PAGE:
Media regulation

News Limited CEO Kim Williams writes: Re. “Minimalist media reform that only starts the job” (Wednesday). Margaret Simons couldn’t be more wrong when she writes that Senator Conroy’s proposed media reforms are “about as minimalist a response as it is possible to get”. It appears that Margaret and many observers do not understand what, as part of over 200 pages of legislative materials, the government is trying to ram into law without due process, scrutiny or public accountability in under a week.

In relation to regulation of the print media, the proposed Public Interest Media Advocate — appointed by, and beholden to, government — will decide whether the Australian Press Council (or similar bodies) is operating to its satisfaction.

We are told that if the advocate has reasonable grounds to believe that there has been a significant change in “relevant circumstances” or “community standards” (whatever that means), then he or she has the power to revoke the exemption afforded to journalists to Australia’s Privacy laws.

It’s worth understanding what the Privacy Act — and ours is one of the most stringent in the world — does. It prevents the identification of individuals. Without exemption, journalists would simply not be able to operate.

We are talking about basic, fundamental rights of journalists to operate in a free, modern, democracy. We should not underestimate how outrageous these proposals are.

The Green truth

John Newton writes: Re. “Richard Farmer’s chunky bits” (Tuesday). Richard Farmer probably never found time to visit any of the Greens websites to learn their four principles. They are: social equality and economic justice; ecological sustainability; grassroots democracy; peace, disarmament and non-violence. But whether they like it or not, the party is still seen as a single-issue party: the environment being the issue. Greens (or even worse, “greenies”) are seen as somewhat feral tree-huggers, whose only interest, sometimes fanatical, is to save forests and ring-tailed possums. The truth is that the environment isn’t a single issue, it is the only issue.  The Greens Party is the only political party that has always recognised  people and their institutions are a part of the environment. Why was Kermit wrong? Those of you who deign to watch television might remember Kermit said, “it’s not easy being green”. Well, he’s wrong, because it really is — you just have to run every decision, personal and political, through the four principles, which are, to remind you: social equality and economic justice; ecological sustainability; grassroots democracy; peace, disarmament and non-violence.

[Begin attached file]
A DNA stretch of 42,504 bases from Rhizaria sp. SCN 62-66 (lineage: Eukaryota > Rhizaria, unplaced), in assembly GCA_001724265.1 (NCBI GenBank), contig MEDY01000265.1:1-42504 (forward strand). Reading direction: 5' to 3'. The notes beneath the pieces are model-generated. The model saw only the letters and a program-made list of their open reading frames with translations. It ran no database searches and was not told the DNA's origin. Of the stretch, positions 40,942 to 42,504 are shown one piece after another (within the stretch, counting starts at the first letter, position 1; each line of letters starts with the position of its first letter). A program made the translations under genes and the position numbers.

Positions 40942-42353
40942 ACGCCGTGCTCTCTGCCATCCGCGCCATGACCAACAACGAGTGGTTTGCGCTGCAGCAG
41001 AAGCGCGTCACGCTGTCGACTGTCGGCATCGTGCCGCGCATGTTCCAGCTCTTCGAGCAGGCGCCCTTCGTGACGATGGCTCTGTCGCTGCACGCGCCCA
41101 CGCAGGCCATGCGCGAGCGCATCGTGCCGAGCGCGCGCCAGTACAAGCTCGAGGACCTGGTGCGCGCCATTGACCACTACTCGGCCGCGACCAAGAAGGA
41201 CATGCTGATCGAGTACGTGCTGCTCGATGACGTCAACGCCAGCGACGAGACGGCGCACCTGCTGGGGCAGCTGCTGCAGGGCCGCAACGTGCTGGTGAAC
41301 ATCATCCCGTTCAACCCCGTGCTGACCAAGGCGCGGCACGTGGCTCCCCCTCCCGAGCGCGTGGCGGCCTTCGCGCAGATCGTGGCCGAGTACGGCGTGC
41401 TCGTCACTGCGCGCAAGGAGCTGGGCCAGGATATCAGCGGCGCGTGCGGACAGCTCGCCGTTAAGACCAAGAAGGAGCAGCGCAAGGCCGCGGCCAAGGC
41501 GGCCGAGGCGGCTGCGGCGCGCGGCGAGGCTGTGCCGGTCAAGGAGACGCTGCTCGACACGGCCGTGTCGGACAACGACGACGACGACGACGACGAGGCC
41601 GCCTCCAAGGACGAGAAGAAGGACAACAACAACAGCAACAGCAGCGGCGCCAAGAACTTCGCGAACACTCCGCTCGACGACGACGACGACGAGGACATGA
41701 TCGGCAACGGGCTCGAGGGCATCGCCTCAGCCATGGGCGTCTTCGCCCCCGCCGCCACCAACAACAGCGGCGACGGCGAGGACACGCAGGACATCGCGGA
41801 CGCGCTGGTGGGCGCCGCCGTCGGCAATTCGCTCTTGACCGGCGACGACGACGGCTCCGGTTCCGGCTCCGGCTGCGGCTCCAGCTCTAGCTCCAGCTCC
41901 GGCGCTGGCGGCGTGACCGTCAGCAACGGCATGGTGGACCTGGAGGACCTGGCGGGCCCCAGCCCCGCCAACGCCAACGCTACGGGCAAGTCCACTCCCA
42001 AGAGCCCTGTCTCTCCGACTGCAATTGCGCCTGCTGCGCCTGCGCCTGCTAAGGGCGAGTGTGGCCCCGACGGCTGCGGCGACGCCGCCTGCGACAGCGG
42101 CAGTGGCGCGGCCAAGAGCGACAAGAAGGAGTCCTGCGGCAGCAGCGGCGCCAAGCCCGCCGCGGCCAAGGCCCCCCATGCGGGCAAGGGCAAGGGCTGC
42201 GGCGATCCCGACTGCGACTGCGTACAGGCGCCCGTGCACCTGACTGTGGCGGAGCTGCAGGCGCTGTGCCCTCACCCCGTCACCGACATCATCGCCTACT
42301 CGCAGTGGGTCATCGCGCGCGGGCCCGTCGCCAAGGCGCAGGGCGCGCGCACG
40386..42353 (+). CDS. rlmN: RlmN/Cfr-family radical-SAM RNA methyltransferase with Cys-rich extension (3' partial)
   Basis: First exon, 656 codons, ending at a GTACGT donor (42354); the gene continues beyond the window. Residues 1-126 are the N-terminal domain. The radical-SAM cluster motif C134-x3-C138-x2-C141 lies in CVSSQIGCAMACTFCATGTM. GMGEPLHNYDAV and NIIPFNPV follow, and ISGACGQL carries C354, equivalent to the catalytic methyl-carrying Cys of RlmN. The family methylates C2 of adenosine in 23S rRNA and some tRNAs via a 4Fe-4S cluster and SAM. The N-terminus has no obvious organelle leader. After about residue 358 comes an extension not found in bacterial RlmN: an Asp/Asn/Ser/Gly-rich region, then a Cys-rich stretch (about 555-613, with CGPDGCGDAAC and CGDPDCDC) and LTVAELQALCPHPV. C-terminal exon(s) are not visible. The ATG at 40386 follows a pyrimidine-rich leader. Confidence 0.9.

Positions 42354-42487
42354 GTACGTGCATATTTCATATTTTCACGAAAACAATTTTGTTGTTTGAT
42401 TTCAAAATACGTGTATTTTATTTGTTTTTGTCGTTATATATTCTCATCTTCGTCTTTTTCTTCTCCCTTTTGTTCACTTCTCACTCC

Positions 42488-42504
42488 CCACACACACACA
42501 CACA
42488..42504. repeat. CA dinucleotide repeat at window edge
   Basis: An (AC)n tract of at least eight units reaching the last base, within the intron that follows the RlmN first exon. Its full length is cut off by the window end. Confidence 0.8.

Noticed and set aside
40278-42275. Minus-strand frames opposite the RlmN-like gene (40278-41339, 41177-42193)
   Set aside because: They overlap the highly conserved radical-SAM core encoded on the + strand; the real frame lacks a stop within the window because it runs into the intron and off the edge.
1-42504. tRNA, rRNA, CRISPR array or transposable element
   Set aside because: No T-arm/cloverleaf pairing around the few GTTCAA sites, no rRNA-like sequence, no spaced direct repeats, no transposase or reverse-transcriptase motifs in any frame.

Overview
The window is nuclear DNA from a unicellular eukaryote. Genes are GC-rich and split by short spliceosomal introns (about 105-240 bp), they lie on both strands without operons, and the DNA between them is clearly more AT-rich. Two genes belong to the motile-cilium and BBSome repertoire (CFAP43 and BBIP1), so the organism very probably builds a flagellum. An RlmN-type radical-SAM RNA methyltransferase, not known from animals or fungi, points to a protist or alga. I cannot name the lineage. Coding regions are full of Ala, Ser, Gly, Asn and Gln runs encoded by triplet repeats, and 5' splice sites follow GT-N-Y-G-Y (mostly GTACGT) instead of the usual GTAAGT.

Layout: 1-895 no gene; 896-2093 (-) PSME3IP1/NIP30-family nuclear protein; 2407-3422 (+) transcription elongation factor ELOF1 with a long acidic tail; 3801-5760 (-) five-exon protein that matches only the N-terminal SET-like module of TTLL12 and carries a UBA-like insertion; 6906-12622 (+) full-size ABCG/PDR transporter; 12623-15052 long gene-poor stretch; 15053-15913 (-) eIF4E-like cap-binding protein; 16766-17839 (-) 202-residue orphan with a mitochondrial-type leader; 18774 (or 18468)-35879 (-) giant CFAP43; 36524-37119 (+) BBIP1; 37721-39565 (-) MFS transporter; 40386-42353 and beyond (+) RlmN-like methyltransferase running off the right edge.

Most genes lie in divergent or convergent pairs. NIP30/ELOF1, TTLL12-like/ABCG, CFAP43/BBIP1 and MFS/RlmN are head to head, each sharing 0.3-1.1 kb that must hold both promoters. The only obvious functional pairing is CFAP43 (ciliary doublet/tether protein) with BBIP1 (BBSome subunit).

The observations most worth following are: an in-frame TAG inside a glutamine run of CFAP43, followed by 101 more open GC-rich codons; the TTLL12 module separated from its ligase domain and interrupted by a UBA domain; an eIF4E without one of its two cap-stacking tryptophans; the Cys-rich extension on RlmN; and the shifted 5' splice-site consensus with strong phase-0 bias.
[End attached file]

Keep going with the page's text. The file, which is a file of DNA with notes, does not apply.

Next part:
Wait, there’s gambling at a casino?

Maurie Farrell writes: Re. “Tips and rumours” (yesterday). It may well be true The Star is not permitted to mention its poker machines in advertising, but it is rather ridiculous when the casino’s lavish TV ads show dining rooms and conference facilities without a mention of any form of gambling or of gaming rooms  — not a whisper! Poker machines are a small part of their gambling operation. Their maitre’d ponces around the screen smugly selling everything except the joint’s raison d’etre!

The good old days of the ATO

Les Heimann writes: Re. “ATO promises independent appeals process — but will it be fair?” (yesterday).

I worked in the ATO for 36 years and loved it. Yes, that’s right, I was actually proud to know I was involved in a highly professional, objective and useful pursuit on behalf of the people of Australia. In the days before computers we learnt the law; most of us were either qualified accountants or lawyers, and sometimes both. Things changed with the advent of computerisation, as inevitably the “nursery of learning” physically assessing taxation returns disappeared. This saved money but created a sink-or-swim environment for new tax officers, and most can’t swim.

Worse, though, was the advent of Commissioner Michael Carmody. Carmody swept the ATO bare. The government gave him $1 billion to “modernise” the ATO, and he attacked the place with relish. Mostly the Carmody “MBA approach” was disastrous. Believing in the Tom Peters maxim of universal managers — train people to manage and then they can manage anyone doing anything — simply doesn’t work when you are confronted with a highly skilled and highly motivated workforce in a highly complicated job with legislation so massive no one person can ever understand it all.

The “Harry S, Truman” section of the ATO was the review and litigation division. Why that name? Because the buck stopped with us (I was part of this group). Truly independent, truly disliked both within and without the ATO because we acted without fear or favour. If the ATO was right in law and could prove it this division fought on. If the ATO was right and couldn’t prove it or just plain wrong we favoured the taxpayer. Only the best and brightest worked in this area, and we were afraid of no one.